Sulforaphane controls TPA-induced MMP-9 expression through the NF-κB signaling pathway, but not AP-1, in MCF-7 breast cancer cells

Young-Rae Lee, Eun-Mi Noh, Ji-Hey Han, Jeong-Mi Kim, Bo-Mi Hwang, Byeong-Soo Kim, Sung-Ho Lee, Sung Hoo Jung, Hyun Jo Youn, Eun Yong Chung, Jong-Suk Kim
BMB Reports 2013, 46 (4): 201-6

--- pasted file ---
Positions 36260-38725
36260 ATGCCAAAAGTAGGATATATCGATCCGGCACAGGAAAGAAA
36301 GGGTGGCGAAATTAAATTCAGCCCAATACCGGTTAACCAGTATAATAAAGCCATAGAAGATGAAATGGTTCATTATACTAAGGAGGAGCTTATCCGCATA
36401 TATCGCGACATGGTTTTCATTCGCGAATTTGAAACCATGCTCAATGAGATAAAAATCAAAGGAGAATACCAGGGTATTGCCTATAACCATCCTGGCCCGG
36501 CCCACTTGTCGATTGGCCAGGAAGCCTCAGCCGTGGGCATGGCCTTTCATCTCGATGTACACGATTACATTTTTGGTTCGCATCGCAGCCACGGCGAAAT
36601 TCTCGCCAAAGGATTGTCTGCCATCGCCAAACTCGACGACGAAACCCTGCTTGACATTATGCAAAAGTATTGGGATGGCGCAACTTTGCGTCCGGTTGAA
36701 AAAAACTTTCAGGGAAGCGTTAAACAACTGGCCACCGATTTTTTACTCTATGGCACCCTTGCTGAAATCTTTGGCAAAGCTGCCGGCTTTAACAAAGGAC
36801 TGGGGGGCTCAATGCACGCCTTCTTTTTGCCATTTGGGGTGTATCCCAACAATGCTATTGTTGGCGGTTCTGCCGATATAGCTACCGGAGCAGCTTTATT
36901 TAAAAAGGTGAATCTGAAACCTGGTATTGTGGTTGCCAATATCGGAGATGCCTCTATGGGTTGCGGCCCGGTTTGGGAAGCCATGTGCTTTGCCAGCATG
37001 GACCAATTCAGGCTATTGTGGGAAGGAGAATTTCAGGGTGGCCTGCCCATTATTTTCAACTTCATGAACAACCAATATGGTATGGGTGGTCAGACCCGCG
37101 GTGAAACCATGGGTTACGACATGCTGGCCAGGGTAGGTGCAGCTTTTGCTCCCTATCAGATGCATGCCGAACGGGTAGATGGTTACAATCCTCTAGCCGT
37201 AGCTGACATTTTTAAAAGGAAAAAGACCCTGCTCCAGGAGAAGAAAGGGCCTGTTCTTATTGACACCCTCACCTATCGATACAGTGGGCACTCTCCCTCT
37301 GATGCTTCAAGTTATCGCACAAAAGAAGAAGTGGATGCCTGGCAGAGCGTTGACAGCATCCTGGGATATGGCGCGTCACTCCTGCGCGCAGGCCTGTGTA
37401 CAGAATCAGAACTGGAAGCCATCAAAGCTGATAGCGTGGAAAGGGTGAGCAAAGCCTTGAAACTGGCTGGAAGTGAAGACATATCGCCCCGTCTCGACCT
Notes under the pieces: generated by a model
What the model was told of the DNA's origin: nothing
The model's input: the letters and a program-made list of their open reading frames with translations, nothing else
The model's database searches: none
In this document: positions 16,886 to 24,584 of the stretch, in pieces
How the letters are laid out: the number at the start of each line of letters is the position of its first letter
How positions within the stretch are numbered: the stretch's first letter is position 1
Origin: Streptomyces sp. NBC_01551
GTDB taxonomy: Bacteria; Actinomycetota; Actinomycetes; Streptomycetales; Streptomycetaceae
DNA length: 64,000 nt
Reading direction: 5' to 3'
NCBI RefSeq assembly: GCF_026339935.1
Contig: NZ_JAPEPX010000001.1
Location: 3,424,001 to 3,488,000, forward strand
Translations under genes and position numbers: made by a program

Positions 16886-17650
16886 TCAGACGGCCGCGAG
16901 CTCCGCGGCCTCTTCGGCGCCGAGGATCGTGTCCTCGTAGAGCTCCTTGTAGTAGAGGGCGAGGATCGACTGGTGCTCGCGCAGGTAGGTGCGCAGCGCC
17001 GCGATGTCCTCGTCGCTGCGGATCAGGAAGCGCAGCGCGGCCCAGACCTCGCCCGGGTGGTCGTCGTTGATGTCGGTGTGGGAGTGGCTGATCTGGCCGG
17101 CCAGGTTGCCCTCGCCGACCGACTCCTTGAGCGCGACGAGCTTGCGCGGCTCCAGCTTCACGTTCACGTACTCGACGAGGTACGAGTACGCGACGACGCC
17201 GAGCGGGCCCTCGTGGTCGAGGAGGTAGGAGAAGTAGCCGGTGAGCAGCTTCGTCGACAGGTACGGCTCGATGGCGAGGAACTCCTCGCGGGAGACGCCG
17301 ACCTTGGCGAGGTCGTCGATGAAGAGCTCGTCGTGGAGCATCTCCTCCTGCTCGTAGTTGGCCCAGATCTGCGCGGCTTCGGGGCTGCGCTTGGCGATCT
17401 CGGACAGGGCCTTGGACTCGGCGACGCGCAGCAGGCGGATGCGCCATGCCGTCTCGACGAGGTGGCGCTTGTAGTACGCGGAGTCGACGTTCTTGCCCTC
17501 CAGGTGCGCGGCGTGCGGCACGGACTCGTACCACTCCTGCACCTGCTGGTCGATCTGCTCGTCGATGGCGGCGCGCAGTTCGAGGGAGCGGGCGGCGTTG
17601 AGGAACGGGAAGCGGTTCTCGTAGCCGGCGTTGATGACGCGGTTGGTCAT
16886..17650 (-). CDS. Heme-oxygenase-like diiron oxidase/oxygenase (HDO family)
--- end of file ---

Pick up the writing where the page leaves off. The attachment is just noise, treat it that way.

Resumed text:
Sulforaphane [1-isothiocyanato-4-(methylsulfinyl)-butane] is an isothiocyanate found in some cruciferous vegetables, especially broccoli. Sulforaphane has been shown to display anti-cancer properties against various cancer cell lines. Matrix metalloproteinase-9 (MMP-9), which degrades the extracellular matrix (ECM), plays an important role in cancer cell invasion. In this study, we investigated the effect of sulforaphane on 12-O-tetradecanoyl phorbol-13-acetate (TPA)-induced MMP-9 expression and cell invasion in MCF-7 cells. TPA-induced MMP-9 expression and cell invasion were decreased by sulforaphane treatment. TPA substantially increased NF-κB and AP-1 DNA binding activity. Pre-treatment with sulforaphane inhibited TPA-stimulated NF-κB binding activity, but not AP-1 binding activity. In addition, we found that sulforaphane suppressed NF-κB activation, by inhibiting phosphorylation of IκB in TPA-treated MCF-7 cells. In this study, we demonstrated that the inhibition of TPA-induced MMP-9 expression and cell invasion by sulforaphane was mediated by the suppression of the NF-κB pathway in MCF-7 cells.

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